Liquid Environmental Solutions

Signs That Your Grease Trap Needs Cleaning

If you have a grease trap in your restaurant, you should know that this plumbing device needs regular cleaning and maintenance. A grease trap that’s poorly maintained can lead to clogged drains, foul odors and health problems for both customers and employees.

It’s best to maintain a regular schedule for cleaning and maintaining your grease trap. However, you should look to have your grease trap cleaned sooner rather than later if you notice any of the following signs:

  • Clogged or slow moving drains: Liquid Environmental Solutions will tell you that dirty grease traps often lead to clogged drains. This happens because the fats, oils and grease (FOG) that accumulate in your grease trap solidify over time. As the grease trap becomes more full, the flow of water through the drain will slow. A clogged drain can result in a variety of more serious problems for a restaurant. Cleaning your grease trap should take place as soon as you or others notice that water is draining more slowly.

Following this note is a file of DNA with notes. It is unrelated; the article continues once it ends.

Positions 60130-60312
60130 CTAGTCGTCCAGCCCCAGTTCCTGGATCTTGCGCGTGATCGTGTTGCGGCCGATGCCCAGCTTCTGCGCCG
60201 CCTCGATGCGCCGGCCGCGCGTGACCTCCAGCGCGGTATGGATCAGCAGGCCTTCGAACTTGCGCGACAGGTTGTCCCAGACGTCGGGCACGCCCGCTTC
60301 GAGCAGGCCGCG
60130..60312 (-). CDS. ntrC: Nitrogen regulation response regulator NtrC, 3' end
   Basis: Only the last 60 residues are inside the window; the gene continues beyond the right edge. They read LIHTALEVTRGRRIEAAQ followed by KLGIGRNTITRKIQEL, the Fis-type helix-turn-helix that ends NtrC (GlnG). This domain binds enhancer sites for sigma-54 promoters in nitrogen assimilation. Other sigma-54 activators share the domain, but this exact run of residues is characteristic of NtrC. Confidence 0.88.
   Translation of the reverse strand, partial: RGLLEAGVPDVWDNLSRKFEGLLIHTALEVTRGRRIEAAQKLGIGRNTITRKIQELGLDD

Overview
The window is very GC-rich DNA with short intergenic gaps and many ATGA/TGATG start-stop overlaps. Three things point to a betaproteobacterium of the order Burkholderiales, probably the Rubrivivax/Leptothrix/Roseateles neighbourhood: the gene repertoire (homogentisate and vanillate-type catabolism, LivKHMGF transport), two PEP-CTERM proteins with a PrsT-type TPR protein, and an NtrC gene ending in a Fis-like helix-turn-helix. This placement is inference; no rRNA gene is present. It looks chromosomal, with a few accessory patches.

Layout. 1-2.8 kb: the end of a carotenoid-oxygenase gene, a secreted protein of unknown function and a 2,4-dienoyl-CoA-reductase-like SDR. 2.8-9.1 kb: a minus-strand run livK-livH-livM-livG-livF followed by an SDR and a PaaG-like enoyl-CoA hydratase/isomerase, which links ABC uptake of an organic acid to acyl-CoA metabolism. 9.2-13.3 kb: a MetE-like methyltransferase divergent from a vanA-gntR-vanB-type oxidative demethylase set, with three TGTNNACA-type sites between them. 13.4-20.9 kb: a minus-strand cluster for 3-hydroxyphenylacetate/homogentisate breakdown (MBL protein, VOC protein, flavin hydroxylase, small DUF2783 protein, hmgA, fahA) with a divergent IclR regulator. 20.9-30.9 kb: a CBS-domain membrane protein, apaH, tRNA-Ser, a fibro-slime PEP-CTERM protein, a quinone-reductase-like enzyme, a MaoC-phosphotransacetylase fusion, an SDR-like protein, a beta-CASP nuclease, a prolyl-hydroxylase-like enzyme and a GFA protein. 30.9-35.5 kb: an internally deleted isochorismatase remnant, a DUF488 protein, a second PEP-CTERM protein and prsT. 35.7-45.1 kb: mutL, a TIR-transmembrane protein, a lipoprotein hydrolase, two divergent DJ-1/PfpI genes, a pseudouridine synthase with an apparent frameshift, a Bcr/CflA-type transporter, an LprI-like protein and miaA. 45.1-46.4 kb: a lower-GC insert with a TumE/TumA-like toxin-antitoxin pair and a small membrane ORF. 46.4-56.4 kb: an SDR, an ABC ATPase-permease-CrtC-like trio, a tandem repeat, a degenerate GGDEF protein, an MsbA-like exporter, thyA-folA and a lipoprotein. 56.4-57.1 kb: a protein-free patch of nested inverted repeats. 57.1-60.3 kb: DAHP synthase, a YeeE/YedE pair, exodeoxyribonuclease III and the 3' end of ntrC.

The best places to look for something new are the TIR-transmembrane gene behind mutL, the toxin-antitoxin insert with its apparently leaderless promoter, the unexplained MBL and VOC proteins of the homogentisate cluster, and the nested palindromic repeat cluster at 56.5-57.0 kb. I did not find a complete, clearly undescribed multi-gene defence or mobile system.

• Four smelling kitchen: a foul smell that refuses to leave your kitchen, even after a thorough cleaning, is likely a sign of a dirty grease trap. These foul odors are the result of sludge, food waste and grease accumulating in the trap over time.
  • Presence of grease in unsusal places: Are you starting to find grease in new places? When a grease trap is clogged, additional grease may escape through water lines, sewer pipes, sinks and other unwanted exits.
  • Too much time has passed since the last cleaning: If you can’t remember the last time your grease trap was professionally cleaned, or if it’s been more than three months since your last service, you should contact LES today. Remember, your city requires that this service is performed at a regular interval. Keeping you in compliance is a LES guarantee.

Proper grease trap and interceptor service helps keep your business operating while protecting our waterways. LES can service any grease trap or interceptor from coast to coast.